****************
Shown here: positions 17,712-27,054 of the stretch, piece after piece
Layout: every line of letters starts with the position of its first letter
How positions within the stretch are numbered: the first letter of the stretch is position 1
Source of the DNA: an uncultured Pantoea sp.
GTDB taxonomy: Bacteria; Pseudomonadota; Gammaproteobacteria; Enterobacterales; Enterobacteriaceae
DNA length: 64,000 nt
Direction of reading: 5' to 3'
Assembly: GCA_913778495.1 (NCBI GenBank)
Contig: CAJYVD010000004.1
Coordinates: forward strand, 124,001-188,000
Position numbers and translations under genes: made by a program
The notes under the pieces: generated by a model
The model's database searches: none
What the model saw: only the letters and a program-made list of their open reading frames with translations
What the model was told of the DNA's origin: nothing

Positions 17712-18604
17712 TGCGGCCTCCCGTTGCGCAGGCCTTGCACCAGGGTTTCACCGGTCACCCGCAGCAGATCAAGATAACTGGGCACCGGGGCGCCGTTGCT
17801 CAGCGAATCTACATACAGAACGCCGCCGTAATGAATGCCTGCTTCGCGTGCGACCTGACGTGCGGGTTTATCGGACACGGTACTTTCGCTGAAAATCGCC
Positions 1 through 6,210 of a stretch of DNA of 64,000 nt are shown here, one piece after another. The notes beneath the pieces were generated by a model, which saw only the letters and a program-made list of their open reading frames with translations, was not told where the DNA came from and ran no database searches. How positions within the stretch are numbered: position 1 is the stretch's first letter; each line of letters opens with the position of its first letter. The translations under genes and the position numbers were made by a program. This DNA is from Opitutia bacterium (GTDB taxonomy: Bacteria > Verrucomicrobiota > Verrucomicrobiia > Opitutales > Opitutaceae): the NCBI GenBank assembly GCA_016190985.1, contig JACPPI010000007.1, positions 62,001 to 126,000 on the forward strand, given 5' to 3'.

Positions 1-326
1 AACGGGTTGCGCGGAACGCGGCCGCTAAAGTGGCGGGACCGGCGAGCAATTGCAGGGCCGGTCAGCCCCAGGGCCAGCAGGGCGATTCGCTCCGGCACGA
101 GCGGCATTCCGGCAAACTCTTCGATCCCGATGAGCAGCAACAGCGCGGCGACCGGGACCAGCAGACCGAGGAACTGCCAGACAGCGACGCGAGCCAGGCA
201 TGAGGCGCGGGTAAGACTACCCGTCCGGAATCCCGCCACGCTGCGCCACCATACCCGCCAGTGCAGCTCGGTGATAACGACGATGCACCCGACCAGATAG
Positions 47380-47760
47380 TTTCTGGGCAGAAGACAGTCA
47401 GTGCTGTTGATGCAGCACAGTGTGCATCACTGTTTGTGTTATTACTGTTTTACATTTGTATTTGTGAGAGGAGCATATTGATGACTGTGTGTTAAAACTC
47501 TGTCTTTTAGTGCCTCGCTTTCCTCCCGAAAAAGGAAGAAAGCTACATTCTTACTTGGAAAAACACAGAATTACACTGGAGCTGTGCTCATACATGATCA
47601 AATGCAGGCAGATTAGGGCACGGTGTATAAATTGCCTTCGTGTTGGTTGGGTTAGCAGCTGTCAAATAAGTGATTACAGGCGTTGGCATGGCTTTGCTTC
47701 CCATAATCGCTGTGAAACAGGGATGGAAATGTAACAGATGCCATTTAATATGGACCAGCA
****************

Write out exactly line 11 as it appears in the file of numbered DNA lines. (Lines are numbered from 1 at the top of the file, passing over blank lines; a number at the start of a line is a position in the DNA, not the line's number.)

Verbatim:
Position numbers and translations under genes: made by a program